Saturday, June 16, 2007

7. Beware the Family Friendly Label (unless you're really REALLY good at it).

Howard Tayler is one of the heavyweights in webcomics, and he's pretty damn successful at it. He's managed to make a daily strip run for seven years (and the majority of the past four without fail), he's sold books, done cons, gets his stuff to go for hundreds to the right fans, and manages to do it well enough to support a sizable family on the profits. He clearly knows what he's doing when we works on this stuff.

He also, apparently, gets flustered at fake ads referencing Orgasms-Per-Hour and random mothers of young children giving him crap because of said ads. As much as I hate to inject myself into the obvious drama this has brought to his fanbase, I can't say that 'orgasm' is a dirty word most kids would even understand (as opposed to something they already recognize is a bad word, like 'cunt'), and quite frankly I'd rather have a young child looking at an ad and realizing it's aimed at older people (thus ignoring it), than the previous ad which was talking about creepy old men who can erase your memories and also happen to be driving schoolbuses. Apparently it's okay to scare the crap out of young children and make them afraid of schoolbus drivers, but not okay to let them see the word 'orgasm'.

But, as I said, Mr. Tayler knows what he's doing, and I know why it's got him in such a righteous snit: he insists on total control over which ads appear on his site, while BlogAds refused to give him that total control, and this makes sense that he would be upset with them over such a distinction along with their bait-and-switch tactics. He also insists on a family-safe label as well, however, which makes sense for him and his audience, but not necessarily with the same universal approval. Then again, he's also someone who's been running for the past seven years on a daily comic; that kind of longevity gives you the power to dictate your own terms pretty damned well, and he is more than entitled to maintain whatever standards he likes.

I bring up Mr. Tayler and his recent drama as a pair of examples; On the one hand, we have a man who is clearly both good at his job and successful by webcomic standards. On the other hand, he's also bound by a stricter set of guidelines than the average artist, and as a result he has less flexibility to do what he wants and has to maintain that extra sense of vigilance over ads he deems inappropriate. The message is in the method: If you try to make things safe, you're causing yourself extra work later on in order to maintain that illusion of safety.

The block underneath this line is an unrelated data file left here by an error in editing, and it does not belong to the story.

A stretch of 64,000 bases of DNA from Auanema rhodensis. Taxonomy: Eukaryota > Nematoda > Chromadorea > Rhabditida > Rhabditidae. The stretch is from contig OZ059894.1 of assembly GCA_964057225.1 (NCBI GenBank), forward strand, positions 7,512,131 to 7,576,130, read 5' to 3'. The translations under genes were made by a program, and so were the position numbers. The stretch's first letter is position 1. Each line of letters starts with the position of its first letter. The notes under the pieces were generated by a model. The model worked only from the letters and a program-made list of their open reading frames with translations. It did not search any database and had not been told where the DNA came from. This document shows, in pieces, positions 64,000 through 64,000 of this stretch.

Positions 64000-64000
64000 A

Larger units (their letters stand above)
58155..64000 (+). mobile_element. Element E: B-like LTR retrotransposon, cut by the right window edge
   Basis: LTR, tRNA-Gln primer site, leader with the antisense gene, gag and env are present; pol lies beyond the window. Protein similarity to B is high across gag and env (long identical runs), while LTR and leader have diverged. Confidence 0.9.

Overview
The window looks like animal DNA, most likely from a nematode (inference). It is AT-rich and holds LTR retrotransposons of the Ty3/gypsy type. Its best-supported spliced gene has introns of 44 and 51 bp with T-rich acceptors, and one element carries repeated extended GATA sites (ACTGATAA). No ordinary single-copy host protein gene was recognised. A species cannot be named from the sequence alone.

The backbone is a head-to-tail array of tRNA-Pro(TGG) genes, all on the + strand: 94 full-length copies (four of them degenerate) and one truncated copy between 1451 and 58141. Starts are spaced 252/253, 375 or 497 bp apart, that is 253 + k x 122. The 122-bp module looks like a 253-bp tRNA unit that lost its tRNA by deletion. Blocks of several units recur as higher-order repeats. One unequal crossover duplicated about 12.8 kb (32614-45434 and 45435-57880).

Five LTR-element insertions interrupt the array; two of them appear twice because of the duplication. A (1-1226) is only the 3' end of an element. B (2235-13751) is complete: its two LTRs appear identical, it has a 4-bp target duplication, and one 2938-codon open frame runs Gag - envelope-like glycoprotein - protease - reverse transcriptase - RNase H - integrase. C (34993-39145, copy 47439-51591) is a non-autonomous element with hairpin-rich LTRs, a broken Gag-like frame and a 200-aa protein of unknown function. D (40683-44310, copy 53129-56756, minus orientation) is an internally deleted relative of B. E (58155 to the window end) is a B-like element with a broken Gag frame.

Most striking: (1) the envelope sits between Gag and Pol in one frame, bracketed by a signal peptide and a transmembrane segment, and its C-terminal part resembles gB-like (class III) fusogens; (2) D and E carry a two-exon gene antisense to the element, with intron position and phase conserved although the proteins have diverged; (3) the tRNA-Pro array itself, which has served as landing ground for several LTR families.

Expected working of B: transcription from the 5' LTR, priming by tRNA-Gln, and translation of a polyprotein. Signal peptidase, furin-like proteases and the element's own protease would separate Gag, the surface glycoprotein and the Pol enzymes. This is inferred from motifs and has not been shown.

Family-Friendliness isn't the 'natural state of the internet', so to speak, and without a certain sense of what's good and what isn't (or your own personal canary in the coal mine to let you know what's what), you run the risk of making things 'too safe' and the resulting material has no effect whatsoever. If you need a certain amount of color to your humor, there's not much point in trying to 'dilute' it to make it 'family friendly' when such a distinction kills the joke.

This statement ties back to a basic Comic Commandment: Know Thy Audience. It doesn't shock me that a father with several small children insists on having a comic meet these Family-Friendly standards. It shocks me significantly that a college graduate in his mid-20s aims for one too, especially as it's meant for a nostalgic audience. When you aim for a niche audience (which, let's face it, being kid-safe is a definite niche), you give up some of the affordances having a webcomic often gives you, and require the rest of your work to pick up the slack since you can't just "go to the well".

As for my own work? I freely admit Last Resort isn't meant for a children's audience. There's no real way a story about a bunch of condemned criminals walking into their deaths (and that's without adding in the vampire elements...) is going to BE family-friendly, either. I can swap out a few of the invectives I use in the comic and censor it down to a PG level, but quite frankly I'd rather leave them in as fair warning about the level of violence and plot therein.

Family-friendliness means people don't die on-screen. Family-friendliness means you keep a minimum amount of clothing on. Family-friendliness means you can't let your characters say whatever they feel like. Family-friendliness means you don't have references to 'satanic' creatures like vampires, apparently, but that's a whole other complaint about people confusing Family Values with Christian don't-rock-the-boat Values. Eventually you realize that the Family label is just like the Adult label: once you accept it, you start locking yourself in and squelching your creative energies.

Given the choice, I'd much rather define the label than let the label define me.

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At June 16, 2007 at 5:21 PM , Anonymous Dutch said...

Interesting article there. You make some points I agree with. Just thought I'd clear up any 'significant' shock you have. I'm a primary school teacher, and they're the audience I have to work with every day. If I don't gain regular internet readers because I'm concerned about the viewing of the kids, then that's a price I happily pay.

Good blog though. :)

At June 17, 2007 at 11:29 AM , Blogger Jigsaw Forte said...

Well, glad you took the remarks in stride. *laugh* Your comic stuck out in my mind, if nothing else, so that's a good sign.


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